Half-Baked, without the Spoon

My boyfriend makes me smile (most of the time).  He’s a big reason why Chicago was our current destination of choice.  Having lived here twice before with persistent dreams of making it big in the world of improvisational comedy, the second city continued to beckon his name way out in the Colorado Rockies.  With a little extra push from me, he was able to return to the Midwestern metropolitan, but this time, he had a sidekick to support him on the journey.

While the improv world is very much centered on performance, there are also other avenues that supplement this ultimate ambition.  One of these paths involves exploring the writing side of comedic expression.  Aptly, my poetic beau has been known to woo me with his words on many occasions, so this pursuit was completely second-nature for him.  With a degree in History, my creative aspirer found a way to merge his thrill for the Civil War and world antiquity with his passion for acerbic absurdity, and what emerged was a self-published book titled Half-Baked History.

I’ve kind of turned into his editor/PR rep, not only because I love him, but because it’s really that good!  If you own a Kindle and enjoy the likes of Colbert with a touch of scholarly satire thrown into the mix, then you have no excuse not to check out his first endeavor as an Amazon-accredited author.  The gist is this: there are “myths,” which, for the not-as-quick readers such as myself, are actually historical truths; and then there are “facts,” which are essentially a clever hodge-podge of fictional fabrications thought up by the ingeniousness of the self-proclaimed “Professor Bagnall.”

The following is an excerpt from the e-book regarding the highly misunderstood legacy of the prophet we refer to today as “Buddha”:

Fact:  Siddhartha Gautama, or Buddha, was in fact one of the most materialistic and shallow false prophets of his day.  Born in Nepal to an upper-middle class family living in the suburbs of Kathmandu, he received a private education at The Tibetan Country Day School – an elite boarding school located in nearby Tibet.  Even at that early age, Buddha’s hypocritical and pedantic nature could be viewed on a day-to-day basis.  

One fellow student remarked about an incident during their senior year: “I was carrying numerous books to class and had to rid myself of a Luna Bar wrapper, so like any sane person, I threw the wrapper in a nearby trash can.  All of a sudden, I noticed the roar of a Range Rover engine as Buddha skidded to a stop in front of me.  He began screaming at me about the fact that a local recycling bin was located some 45 miles from where I was standing, and grilled me as to why I hadn’t walked there to dispose of my Luna Bar wrapper.  I tried to point out the fact that he was driving a Range Rover, but Buddha quickly changed subjects and made a remark about the sweatshop-made Target shirt I was wearing.  He then promptly told me to ‘F**k off,’ flicked a burning joint into my face, and drove off.  I was simply in awe.”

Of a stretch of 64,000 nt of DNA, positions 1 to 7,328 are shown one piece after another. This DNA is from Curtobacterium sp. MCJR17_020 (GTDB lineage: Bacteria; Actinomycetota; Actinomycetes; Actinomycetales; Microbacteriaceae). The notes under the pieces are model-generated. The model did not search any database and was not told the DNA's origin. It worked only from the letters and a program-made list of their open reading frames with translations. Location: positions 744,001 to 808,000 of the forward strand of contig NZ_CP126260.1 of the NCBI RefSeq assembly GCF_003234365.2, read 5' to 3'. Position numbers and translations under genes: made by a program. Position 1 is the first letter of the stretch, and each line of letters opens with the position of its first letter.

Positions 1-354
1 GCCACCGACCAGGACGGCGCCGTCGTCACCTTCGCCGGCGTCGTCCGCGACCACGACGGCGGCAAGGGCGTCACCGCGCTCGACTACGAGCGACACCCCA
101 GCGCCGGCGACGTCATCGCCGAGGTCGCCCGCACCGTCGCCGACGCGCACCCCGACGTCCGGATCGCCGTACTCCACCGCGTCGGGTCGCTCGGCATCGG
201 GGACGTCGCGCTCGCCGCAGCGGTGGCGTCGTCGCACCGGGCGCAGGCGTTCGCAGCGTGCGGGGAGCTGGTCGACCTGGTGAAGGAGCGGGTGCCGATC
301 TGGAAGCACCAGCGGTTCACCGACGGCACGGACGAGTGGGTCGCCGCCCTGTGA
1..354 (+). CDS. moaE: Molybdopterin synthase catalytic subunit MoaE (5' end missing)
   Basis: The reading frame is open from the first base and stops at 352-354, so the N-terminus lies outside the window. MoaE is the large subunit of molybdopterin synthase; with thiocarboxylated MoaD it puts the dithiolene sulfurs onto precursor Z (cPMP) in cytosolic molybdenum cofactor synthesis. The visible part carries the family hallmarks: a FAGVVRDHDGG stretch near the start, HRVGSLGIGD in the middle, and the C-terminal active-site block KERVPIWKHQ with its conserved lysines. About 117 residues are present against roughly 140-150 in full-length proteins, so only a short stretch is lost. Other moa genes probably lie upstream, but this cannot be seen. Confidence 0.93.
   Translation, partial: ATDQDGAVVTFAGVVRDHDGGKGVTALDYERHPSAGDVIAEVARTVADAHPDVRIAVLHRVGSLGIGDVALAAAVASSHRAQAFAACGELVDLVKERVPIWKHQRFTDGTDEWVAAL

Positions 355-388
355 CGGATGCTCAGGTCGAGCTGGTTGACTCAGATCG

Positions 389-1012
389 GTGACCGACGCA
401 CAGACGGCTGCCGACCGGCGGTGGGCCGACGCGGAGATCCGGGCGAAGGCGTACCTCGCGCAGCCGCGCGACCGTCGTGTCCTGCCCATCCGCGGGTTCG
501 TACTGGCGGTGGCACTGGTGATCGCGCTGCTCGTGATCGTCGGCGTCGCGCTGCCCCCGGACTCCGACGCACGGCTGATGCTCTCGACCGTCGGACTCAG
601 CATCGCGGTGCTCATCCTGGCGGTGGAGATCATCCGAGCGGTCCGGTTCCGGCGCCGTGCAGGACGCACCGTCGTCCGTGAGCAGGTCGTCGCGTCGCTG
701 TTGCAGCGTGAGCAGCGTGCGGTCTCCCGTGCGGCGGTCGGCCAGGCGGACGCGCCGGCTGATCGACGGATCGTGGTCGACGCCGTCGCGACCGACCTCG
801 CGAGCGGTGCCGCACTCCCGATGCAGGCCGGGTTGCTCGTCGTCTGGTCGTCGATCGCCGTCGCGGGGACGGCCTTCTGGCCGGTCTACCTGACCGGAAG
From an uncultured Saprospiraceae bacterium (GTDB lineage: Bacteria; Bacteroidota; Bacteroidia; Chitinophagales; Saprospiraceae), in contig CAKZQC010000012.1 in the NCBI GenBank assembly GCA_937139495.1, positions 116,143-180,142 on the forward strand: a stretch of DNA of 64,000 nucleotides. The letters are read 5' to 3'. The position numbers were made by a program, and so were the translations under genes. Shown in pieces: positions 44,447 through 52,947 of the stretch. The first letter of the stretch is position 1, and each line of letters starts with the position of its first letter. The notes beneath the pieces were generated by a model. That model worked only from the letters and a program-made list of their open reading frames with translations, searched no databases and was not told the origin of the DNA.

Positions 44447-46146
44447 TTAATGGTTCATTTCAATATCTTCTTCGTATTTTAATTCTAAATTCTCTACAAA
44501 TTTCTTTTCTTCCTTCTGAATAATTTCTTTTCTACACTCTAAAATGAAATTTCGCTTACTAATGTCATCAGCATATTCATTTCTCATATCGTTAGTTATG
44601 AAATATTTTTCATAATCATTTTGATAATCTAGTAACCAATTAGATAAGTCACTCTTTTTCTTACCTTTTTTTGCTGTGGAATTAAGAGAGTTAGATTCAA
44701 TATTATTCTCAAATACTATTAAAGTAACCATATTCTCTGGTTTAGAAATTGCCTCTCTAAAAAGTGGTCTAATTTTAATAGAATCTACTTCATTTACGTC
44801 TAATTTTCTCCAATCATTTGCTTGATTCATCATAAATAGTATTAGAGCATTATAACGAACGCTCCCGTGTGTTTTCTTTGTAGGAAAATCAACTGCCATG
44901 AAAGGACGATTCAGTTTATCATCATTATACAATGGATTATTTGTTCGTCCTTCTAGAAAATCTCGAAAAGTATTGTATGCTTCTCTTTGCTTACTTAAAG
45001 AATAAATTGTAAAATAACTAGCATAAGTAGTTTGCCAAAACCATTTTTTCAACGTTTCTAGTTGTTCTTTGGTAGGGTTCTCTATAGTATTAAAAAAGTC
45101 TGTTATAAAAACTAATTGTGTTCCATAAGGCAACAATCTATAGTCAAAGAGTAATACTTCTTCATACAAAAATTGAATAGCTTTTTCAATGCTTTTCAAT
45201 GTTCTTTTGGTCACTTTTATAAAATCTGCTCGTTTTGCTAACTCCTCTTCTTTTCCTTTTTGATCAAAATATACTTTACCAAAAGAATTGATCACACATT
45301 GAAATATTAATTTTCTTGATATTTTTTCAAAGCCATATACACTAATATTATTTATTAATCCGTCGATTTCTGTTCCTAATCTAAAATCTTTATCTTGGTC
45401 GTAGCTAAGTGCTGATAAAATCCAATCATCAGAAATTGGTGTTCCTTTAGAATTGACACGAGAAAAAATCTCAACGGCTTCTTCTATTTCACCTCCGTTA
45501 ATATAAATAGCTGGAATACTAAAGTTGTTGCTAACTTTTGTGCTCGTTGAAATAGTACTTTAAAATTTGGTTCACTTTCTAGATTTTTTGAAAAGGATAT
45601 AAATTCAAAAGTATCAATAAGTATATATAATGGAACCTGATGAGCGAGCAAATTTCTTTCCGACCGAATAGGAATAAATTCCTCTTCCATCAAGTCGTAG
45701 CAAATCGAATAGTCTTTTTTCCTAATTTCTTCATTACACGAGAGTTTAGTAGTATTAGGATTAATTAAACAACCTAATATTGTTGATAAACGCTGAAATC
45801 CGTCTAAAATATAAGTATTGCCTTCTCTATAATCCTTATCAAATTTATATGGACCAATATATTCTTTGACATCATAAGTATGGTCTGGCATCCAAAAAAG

*censored due to the innocuously wholesome nature of *Simply Smile*—but do know that all of the stories are no holds barred through and through.

*Smile Tip #6:* Hands-down, once you get your hands on some half-baked humor, you will have a permanent grin on your face through even the most mundane of days.  Additionally, for less than it costs to buy a grande latte at Starbucks that merely gives you a caffeine kick for a few hours, you can buy an everlasting outlet to hilarity; and better yet, you’ll feel good knowing that you’re supporting a starving (and deserving) artist—there’s really nothing more smile-inducing than that!

Express yourself

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Growing up a dancer, my body was trained to breathe life into emotions.  Even though we were expected to strive for technical perfection, the punctuating effect always rested on the power of passion.  Movement was an interpretation of a song’s energy.  Expression was a reflection of movement.  Each year when it was time to perform for audiences of judges (at competitions) and family/friends (at recitals), we had the opportunity to spread the spirit of our dance symphony.  The feelings and emotions that we developed a connection to over the months were finally able to be passed on to others.

The bulk of these dancing days have slowly faded away, but my interest in the impact of emotion has not.  Since so much of who we are rests on what we feel – or what I like to call “vibes” – I wanted to find an outlet where I could explore these positive vibes, and find out how they can be strengthened.  Whether emerging in planned special moments or random acts of kindness, by reactions to others or through self-reflection, these emotional spurts of cheer are both infectious and addicting.  There’s that old saying, “Frown and you frown alone, but smile and whole world smiles with you.”

To kick off this blog, I’ll get down to the crux of what it’s all about: simply smile.  Seek optimism.  Laugh—a lot.  Find your joy.

*Smile Tip #1:* Show that you’re genuine—don’t just smile with your mouth; smile with your eyes.